> Knee – 5 o flexion to 0o, tibia externally rotates

> Hip – 0 to 10 o extension, femur externally rotates and begins abduction

STANCE Subphases PS : Pre-Swing ( Toe-Off/ Knee Break) > Double stance – “Transition” > Limb is rapidly unloaded – “Toe-off” > Knee – 0-30 o flexion, tibia externally rotates > Hip – 20 o extension, femur externally rotates with abduction >The ankle moves rapidly from its dorsiflexion position at terminal stance to 20 degrees of plantarflexion

> Double stance – “Transition” > Limb is rapidly unloaded – “Toe-off”

> Knee – 0-30 o flexion, tibia externally rotates

> Hip – 20 o extension, femur externally rotates with abduction

>The ankle moves rapidly from its dorsiflexion position at

terminal stance to 20 degrees of plantarflexion

SWING Subphases IS : Initial Swing ( acceleration ) > From “toe-off” until maximum knee flexion > Knee – 30–60o flexion, tibia internally rotates > Hip – 0–20o flexion, femur moves from internal rotation to neutral (externally rotating)

> From “toe-off” until maximum knee flexion

> Knee – 30–60o flexion, tibia internally rotates

> Hip – 0–20o flexion, femur moves from

internal rotation to neutral (externally rotating)

SWING Subphases MS : Mid Swing > Goal is for tibia to reach vertical position perpendicular to surface > Knee – moves to 0 o , tibia externally rotates > Hip – 20-30 o flexion, femur externally rotates > Knee extension and hip flexion continue by inertia

> Goal is for tibia to reach vertical position perpendicular to surface

> Knee – moves to 0 o , tibia externally rotates

> Hip – 20-30 o flexion, femur externally rotates

> Knee extension and hip flexion continue by inertia

SWING Subphases TS : Terminal Swing > Preparing for initial contact > Knee – 0 o , tibia externally rotated > Hip – 30 o flexion, femur externally rotates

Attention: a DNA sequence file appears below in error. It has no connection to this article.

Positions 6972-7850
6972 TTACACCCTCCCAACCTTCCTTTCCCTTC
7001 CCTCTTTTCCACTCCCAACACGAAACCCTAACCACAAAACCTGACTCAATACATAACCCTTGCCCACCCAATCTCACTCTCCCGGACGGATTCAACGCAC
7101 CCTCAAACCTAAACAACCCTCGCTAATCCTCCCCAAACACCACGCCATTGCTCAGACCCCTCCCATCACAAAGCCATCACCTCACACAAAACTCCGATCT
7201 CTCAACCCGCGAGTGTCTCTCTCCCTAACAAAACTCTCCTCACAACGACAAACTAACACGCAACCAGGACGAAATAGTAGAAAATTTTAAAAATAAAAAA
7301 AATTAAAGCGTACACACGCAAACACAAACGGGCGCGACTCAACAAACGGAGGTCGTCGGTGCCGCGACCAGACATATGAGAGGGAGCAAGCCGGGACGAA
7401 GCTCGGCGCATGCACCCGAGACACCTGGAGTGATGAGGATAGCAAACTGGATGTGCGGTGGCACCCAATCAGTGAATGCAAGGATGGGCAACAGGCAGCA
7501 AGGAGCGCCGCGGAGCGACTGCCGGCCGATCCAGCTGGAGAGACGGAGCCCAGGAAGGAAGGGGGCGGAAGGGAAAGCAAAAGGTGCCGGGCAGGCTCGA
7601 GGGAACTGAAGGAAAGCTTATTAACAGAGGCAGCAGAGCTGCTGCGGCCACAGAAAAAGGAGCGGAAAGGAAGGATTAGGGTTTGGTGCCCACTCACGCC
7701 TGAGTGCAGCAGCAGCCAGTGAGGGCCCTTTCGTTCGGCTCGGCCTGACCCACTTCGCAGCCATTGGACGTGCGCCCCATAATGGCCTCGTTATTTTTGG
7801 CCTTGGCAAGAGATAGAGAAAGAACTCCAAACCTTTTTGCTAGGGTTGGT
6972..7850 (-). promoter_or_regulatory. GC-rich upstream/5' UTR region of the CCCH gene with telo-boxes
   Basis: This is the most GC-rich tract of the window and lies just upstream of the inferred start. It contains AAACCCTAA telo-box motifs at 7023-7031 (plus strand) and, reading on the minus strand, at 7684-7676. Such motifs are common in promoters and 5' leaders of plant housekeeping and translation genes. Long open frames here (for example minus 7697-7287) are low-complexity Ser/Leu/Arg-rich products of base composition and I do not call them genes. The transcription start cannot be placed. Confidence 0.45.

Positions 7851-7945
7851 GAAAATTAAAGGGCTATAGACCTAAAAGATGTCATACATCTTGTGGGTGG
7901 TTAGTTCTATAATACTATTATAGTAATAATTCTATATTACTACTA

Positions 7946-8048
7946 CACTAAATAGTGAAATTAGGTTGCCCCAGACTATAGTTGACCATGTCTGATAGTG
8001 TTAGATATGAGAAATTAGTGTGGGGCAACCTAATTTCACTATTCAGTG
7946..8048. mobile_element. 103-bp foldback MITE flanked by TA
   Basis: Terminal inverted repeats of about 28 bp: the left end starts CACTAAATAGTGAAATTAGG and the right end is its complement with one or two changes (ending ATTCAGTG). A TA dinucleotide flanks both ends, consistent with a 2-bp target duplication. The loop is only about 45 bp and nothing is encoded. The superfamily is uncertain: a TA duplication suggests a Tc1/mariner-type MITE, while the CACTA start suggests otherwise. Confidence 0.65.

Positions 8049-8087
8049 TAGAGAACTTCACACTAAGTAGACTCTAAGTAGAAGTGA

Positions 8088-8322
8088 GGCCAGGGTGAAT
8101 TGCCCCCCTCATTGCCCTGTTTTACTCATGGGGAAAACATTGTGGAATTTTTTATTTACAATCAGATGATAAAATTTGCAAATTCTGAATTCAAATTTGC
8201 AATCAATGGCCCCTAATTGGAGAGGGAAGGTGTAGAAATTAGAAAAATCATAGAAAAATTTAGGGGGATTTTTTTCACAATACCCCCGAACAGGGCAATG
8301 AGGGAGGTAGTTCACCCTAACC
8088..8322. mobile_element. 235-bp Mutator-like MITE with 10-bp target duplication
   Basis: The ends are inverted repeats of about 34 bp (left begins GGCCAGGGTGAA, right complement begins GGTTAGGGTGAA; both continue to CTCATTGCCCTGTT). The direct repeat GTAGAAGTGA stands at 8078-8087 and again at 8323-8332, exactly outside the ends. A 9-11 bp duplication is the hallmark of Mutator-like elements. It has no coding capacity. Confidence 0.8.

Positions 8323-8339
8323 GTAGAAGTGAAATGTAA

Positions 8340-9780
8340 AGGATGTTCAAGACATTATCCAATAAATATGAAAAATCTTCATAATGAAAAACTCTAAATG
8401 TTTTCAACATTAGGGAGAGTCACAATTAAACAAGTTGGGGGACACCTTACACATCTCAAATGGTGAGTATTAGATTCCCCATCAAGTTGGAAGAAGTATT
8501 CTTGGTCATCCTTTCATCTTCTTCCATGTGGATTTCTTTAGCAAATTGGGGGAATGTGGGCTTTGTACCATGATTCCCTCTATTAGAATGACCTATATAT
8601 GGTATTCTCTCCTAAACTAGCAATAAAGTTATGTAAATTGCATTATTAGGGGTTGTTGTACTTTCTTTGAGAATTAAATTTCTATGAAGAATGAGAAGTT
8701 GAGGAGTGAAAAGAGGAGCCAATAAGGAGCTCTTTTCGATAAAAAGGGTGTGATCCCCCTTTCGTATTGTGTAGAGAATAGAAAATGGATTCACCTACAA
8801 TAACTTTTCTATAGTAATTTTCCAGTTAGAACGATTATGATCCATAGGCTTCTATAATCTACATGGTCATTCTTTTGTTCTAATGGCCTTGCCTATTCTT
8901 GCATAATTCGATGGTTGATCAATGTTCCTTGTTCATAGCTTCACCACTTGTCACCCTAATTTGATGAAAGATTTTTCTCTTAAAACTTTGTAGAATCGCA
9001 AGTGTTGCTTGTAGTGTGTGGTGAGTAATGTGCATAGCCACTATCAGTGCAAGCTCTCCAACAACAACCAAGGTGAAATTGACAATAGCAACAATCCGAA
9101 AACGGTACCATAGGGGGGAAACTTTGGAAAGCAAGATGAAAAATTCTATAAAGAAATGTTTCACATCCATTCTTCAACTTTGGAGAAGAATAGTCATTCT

> Preparing for initial contact

> Knee – 0 o , tibia externally rotated

> Hip – 30 o flexion, femur externally rotates

 

State to State Conditions

bibliography UNDERSTANDING NORMAL & PATHOLOGICAL GAIT Mahmoud Sarmini, M.D. Assistant Prof. LSU-PM&R Gait Evaluation Joshua Landau, MD Gar Wynne, MD http://www.upstate.edu/cdb/grossanat/limbs6.shtml http://www.upstate.edu/cdb/grossanat/limbs6.shtml

UNDERSTANDING NORMAL & PATHOLOGICAL GAIT

Mahmoud Sarmini, M.D.

Assistant Prof. LSU-PM&R

Add a comment

Related presentations

Related pages

Gait - Physiopedia, universal access to physiotherapy ...

Gait Analysis . The analysis of the gait cycle is important in the biomechanical mobility examination to gain information about foot dysfunction in dynamic ...
Read more

13: Normal Gait | O&P Virtual Library

NORMAL GAIT Gait Cycle. Each sequence of limb action (called a gait cycle) ... Perry J: Gait Analysis of Normal and Pathological Function. Slack Inc, 1992.
Read more

Gait Analysis : Fundamentals, Methods Of Analysis, Normal Gait

Gait cycle. Walking is the most convenient way to travel short distances. Free joint mobility and appropriate muscle force increases walking ...
Read more

Normal Gait Cycle | Bone and Spine

The gait cycle is the time interval between the exact same repetitive events of walking. The defined cycle is begun when one foot contacts the ground.
Read more

GAIT - School of Medicine

UNDERSTANDING NORMAL & PATHOLOGICAL GAIT Mahmoud Sarmini, M.D. Assistant Prof. LSU-PM&R Objectives: Basis for Dx & Rx of pathological gait Rational ...
Read more

The Gait Cycle Animation - YouTube

A brief look at the gait cycle, in each of the phases and subphases, and obtaining the 'idea' of what normal gait patterns look like taking into ...
Read more

Gait Cycle - scribd.com

Gait • Normal human gait repeats a basic sequence of limb motions that serve to progress the body along a desired path while maintaining weight-bearing ...
Read more

The Gait Cycle: A Breakdown of each Component - YouTube

This video demonstrates the gait cycle and breaks down each basic component to help visualize what is going on during gait. This video was ...
Read more

Gait I: Overview, Overall Measures, and Phases of Gait

Gait I: Overview, Overall Measures, and ... with normal gait will provide ... Practice drawing the stick figures at the various phases of the gait cycle, ...
Read more